Have you ever wondered how your doctor could possibly keep so much knowledge in their head?

Especially after 4 years of college…
... another 4 years of medical school right after…
... then their hospital residency putting their knowledge into practice...
… plus staying on top of clinical studies and the latest medical breakthroughs while treating an average of 19 patients per day!

It’s enough to make your head spin! Yet they still know how and what to prescribe for your ailments. Every time.

Or do they?

Shocking research out of the Department of Nutrition, University of North Carolina (UNC) at Chapel Hill, implies otherwise.

A special team of UNC researchers surveyed all 127 accredited US medical schools (at the time). The researchers wanted to know just how much the schools’ 4-year curriculum taught students about nutrition.

Apparently, it wasn’t all that much…

105 medical schools responded to the questions about nutritional training.¹ Here were the bleak results:

• Only 25% of schools required med students to take a course on nutrition. (5 years prior, 30% of schools required it.)
• 6 of the schools required NO nutrition training at all.
• Just 27% of the schools met the minimum 25-hour nutrition instruction requirement set by the National Academy of Sciences. (5 years prior, 38% of schools met the minimum requirement.)

Here’s the most eye-opening stat for me: On average, students received 19.6 hours of nutrition instruction throughout med school. 19.6 hours. That’s less than 5 hours each year!

If you knew your doctor received less than 20 hours of nutritional instruction in med school, would you be as confident in their expertise? Would you trust them each time they dismissed a nutritional supplement you asked about?

Or… would you be as comfortable when they suggested a specific nutritional regimen?

I don’t know about you, but now I’m not. And unless your doctor is trained in functional medicine or at least nutrition, they might not know what to tell you. So they’ll likely err on the side of caution when it comes to nutrition. (Even if the other “side” of caution is precisely what you need.)

It’s Not All Doom And Gloom

As you can see, this isn’t your doctor’s fault. Just like you and I, your doctor went through the educational journey they were given. They put in their time and are qualified to give medical advice on the subjects they studied - but nutrition is not one of them!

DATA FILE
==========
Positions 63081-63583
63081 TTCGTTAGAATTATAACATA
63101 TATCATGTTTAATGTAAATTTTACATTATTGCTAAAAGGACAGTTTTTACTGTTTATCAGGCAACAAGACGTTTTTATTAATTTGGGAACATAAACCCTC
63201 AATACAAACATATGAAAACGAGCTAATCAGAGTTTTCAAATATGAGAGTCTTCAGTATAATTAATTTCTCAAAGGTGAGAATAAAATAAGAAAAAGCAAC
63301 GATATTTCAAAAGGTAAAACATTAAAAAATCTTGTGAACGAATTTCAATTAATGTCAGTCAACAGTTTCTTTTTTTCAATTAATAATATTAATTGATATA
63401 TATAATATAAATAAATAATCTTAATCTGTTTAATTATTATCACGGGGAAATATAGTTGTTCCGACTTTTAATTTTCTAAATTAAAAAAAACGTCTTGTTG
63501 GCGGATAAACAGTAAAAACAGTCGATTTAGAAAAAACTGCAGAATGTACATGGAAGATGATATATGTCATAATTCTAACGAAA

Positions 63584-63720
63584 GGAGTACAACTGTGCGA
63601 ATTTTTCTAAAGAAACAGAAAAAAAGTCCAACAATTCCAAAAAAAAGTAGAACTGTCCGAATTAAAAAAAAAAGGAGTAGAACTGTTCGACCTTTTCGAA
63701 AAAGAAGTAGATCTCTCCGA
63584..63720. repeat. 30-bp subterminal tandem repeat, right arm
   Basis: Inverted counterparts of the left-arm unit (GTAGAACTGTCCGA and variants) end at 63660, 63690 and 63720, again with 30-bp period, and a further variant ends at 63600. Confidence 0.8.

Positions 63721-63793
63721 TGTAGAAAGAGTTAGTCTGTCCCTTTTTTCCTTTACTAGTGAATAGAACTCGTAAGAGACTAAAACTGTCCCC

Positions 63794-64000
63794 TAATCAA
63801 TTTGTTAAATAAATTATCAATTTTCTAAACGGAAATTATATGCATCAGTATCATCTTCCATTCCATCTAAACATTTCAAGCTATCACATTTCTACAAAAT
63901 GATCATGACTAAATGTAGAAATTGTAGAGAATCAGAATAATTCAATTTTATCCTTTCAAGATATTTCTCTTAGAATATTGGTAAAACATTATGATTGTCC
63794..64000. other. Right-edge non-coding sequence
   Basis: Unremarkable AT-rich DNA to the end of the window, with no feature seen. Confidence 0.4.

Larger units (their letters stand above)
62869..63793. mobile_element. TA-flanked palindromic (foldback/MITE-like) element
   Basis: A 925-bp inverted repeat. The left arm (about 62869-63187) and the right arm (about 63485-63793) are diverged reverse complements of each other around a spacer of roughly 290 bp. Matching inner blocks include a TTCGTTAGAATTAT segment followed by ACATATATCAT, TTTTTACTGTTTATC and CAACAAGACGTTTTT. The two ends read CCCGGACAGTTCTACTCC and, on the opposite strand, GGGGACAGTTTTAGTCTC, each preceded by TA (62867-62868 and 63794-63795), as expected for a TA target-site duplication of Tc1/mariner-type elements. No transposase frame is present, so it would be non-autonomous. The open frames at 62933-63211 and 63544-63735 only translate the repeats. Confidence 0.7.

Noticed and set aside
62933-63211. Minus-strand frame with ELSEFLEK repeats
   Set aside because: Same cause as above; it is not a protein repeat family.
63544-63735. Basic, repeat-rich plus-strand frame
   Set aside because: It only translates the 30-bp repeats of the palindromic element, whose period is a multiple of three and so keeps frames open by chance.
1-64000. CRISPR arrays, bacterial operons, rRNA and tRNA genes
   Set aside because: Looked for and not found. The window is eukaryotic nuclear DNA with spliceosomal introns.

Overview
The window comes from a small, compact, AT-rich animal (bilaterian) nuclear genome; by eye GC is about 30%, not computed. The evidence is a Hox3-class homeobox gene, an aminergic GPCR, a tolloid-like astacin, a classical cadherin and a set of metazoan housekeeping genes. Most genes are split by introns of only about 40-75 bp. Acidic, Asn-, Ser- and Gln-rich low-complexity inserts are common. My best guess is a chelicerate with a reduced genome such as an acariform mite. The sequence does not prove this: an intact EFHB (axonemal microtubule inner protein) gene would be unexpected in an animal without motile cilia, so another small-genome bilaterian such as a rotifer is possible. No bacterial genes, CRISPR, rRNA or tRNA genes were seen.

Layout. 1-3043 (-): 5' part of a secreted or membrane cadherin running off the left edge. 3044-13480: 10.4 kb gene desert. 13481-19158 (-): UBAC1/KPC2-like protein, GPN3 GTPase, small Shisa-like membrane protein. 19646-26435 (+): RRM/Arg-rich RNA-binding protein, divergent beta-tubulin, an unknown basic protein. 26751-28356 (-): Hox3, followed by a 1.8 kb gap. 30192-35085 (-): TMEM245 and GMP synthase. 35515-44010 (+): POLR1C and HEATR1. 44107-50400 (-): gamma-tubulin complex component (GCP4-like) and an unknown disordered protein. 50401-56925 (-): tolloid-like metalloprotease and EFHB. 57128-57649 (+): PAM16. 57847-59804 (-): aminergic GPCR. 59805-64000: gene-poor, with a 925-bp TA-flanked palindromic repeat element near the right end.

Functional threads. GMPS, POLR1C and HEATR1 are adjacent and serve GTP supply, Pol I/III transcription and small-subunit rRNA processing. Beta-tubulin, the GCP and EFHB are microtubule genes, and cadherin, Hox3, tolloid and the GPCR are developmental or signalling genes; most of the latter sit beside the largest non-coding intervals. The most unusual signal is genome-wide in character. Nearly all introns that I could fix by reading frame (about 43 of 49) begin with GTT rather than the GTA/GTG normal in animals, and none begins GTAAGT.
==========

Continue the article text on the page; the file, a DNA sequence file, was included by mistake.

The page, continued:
Some doctors voluntarily earn extra certifications or degrees in functional medicine. And that can help you better manage your nutritional concerns and supplements. (Of course, ask your doctor if this is the case with them!)

If they have done extra training, that’s comforting to know in light of more recent findings. Namely, a 2015 study published in the Journal of Biomedical Education. This study shows 29% of accredited medical schools are still falling short of the 25-hour minimum.²

Worse, over 1 in 3 (36%) schools don’t even provide HALF the 25-hour minimum. That’s less than 12.5 hours in total— or at most 3 hours every year. (I’ll let that sink in…)

What You Can Do To Protect Yourself

I hope this reminds you to continue doing your own research. Yes, lean on your doctor for advice and insights on all the areas they are trained for. But keep in mind their shortcomings revealed in this research.

Finally, it’s important that you have open and honest chats with any medical professional and prescribing doctor. Keep the communication coming!

And don’t forget to look here for the latest nutritional breakthroughs in bone health and much more: https://www.algaecal.com/expert-insights/category/nutrition/

I don’t mean to be an alarmist, but a realist. And here is the reality of our physicians’ nutritional training today:

“It cannot be a realistic expectation for physicians to effectively address obesity, diabetes, metabolic syndrome, hospital malnutrition, and many other conditions as long as they are not taught during medical school and residency training how to recognize and treat the nutritional root causes.”²
- Kelly M. Adams, et al. (study authors)

Always do your own research!

SOURCES:

1 https://www.aamc.org/download/451374/data/nutriritoneducationinusmedscho...
2 https://www.hindawi.com/journals/jbe/2015/357627/

Author's Bio: 

Dean Neuls is AlgaeCal’s Co-Founder and CEO. He is a natural health author and student of bone health science who is passionate about helping people and bettering lives. As the discoverer of plant calcium and sponsor of calcium clinical research, he is uniquely qualified in this field.

Learn how you can increase bone mineral density naturally: https://www.algaecal.com/osteoporosis-treatment/